A friend's Christmas present to himself (and indirectly his family and friends) was a MakerBot Replicator 3-D printer. Down at Bristol Hackspace we have several repraps in various stages of completion, but none yet ready for novice use. Marc's printer seems to have worked out of the box, so I was able to get my first test piece send via Dropbox to London, printed appropriately enough, since it involved hearts, in a pretty pink plastic and posted to Bristol in a couple of days.
The key to my personal progress was the discovery of OpenSCAD. I've looked at using GUI-based 3-D tools like Blender but OpenSCAD is a programming environment, just my kind of 3-D tool. I soon found a weath of freely avaliable tutorials, reference material and scripts:
OpenSCAD uses two modes of construction: Constructive Solid Geometry (CSG) using the Computational Geometry Algorithms Library (CGAL); and extrusion(two modes) of a 2-D shape.
Some lessons learnt:
The challenge for the budding designer is to learn how to compose a desired shape by the application of the operators to the primitives. In the physical world, we typically construct objects in a 'carpentry' mode, glueing non-intersectiing objects (union) and removing waste (difference). Also our range of primitives is vast and I generally have no idea how, say, a nut is formed. CSG allows us to union() overlapping objects, get the intersection of objects and use the less-known operators minkowski sum and hull. To see what experienced openSCAD programmers use, I analysed the collection of 22 library files for basic shapes, gears and threads etc. There were a total of 10000 lines including comments. I used grep to do the counting of patterns such as 'rotate\s*(' to get counts of each construct in the language.
|union||576||Severe underestimate since union() is the default for a sequence of objects|
|intersection_for||2|| replacement for loop within intersection which doesnt work
This data seems to indicate that designers are mainly using operators which correspond to the physical operations (carpentry mode) and are generally not using the advanced operators. This is not surprising because even intersection can yield surprising results. An example in the wikibook shows the construction of a dodecahedron from the intersection of 6 boxes:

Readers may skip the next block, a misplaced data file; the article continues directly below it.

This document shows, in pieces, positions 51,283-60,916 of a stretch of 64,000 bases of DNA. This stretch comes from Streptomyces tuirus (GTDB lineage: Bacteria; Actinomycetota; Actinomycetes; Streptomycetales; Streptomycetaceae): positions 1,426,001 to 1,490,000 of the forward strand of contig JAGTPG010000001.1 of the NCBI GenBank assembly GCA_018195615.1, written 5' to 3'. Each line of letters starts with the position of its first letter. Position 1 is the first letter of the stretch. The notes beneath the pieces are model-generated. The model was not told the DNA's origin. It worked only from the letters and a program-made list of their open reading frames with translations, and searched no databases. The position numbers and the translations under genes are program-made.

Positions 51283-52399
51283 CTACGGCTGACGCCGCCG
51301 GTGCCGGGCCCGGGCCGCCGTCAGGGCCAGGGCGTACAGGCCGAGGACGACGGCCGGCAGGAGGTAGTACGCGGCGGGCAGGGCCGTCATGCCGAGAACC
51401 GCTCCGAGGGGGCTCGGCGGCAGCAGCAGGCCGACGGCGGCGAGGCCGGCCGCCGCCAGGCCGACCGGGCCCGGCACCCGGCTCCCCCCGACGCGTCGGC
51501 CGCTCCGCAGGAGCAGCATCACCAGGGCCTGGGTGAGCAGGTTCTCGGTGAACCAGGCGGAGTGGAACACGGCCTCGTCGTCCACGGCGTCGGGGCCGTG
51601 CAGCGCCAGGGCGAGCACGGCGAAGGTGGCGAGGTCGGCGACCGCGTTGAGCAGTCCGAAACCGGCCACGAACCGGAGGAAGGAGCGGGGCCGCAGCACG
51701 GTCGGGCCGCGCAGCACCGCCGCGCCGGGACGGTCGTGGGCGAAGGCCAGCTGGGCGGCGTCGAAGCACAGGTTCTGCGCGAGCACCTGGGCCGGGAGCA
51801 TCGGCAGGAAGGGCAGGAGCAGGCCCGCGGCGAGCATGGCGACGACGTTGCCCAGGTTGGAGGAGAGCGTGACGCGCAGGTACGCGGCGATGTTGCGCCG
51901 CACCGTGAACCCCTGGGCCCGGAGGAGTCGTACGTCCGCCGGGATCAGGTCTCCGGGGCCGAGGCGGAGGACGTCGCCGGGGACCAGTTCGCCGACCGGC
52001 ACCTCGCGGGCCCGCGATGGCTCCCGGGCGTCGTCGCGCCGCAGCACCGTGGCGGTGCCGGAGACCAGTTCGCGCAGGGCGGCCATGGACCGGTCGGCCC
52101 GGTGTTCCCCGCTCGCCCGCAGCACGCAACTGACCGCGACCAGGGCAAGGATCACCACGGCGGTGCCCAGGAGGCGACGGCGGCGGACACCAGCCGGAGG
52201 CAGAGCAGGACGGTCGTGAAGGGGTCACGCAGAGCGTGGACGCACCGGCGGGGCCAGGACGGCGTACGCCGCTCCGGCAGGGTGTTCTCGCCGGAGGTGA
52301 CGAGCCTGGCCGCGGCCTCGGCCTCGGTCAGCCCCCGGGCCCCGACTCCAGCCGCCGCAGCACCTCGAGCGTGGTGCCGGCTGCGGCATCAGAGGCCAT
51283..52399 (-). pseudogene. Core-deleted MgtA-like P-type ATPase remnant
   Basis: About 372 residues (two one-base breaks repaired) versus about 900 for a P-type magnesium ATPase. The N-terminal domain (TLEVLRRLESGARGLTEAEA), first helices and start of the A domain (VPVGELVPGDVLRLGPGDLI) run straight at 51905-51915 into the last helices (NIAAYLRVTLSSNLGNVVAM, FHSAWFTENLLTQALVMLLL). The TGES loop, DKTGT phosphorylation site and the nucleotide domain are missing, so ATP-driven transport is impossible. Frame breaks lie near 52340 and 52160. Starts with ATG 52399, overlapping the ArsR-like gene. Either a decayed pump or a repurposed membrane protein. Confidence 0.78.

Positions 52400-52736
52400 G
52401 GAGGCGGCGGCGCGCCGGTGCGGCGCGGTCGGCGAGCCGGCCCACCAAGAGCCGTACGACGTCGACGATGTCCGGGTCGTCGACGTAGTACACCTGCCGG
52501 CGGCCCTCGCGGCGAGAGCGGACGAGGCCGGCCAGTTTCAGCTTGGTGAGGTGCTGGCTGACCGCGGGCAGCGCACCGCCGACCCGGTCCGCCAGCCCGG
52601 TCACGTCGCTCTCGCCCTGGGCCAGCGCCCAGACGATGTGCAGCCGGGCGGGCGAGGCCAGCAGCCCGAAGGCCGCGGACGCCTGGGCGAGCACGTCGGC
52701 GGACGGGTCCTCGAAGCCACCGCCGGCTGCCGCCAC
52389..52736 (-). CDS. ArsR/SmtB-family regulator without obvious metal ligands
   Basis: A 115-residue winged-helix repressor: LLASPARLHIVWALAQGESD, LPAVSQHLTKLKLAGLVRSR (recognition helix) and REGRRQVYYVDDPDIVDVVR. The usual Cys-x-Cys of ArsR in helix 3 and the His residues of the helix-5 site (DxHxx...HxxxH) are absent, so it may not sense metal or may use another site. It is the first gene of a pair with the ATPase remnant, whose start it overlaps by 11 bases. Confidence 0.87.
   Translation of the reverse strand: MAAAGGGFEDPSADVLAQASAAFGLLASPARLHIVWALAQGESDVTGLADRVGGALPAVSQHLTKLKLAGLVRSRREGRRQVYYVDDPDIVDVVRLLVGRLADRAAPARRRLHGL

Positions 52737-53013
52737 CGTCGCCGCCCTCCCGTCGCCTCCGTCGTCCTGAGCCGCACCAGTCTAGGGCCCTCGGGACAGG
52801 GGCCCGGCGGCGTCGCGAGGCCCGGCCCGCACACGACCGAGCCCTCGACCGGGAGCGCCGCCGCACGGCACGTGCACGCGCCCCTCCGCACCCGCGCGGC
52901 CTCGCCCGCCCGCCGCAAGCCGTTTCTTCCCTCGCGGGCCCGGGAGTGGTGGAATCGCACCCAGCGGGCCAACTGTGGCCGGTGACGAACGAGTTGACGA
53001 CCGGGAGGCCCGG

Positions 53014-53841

but I havent been able to trace the source of this construction. It's tempting to look for ways of constructing the other regular solids using intersection and indeed playing with this code, I found I could make an octahedron:
What other solids could I make this way? One feature of OpenSCAD is very useful here - the ability to display a parameterized sequence of objects as an animation. The system variable $t changes from 0 to 1 in increments determined by the total number frames entered in the animation panel, so to see what solids are generated as the dihedral angle is changed :
and its fun to watch the shapes morph, becoming dodecahedrons at several angles and curious asymmetric faceted shapes in between. Moreover you can edit the script as it runs to change other parameters such as the number of intersecting boxes. You can also create a video. Each frame is saved as a .png file. I used ffmpeg installed on Ubuntu:
> ffmpeg -f image2 -i frame%05d.png -r 12 dodec.avi
to create this little video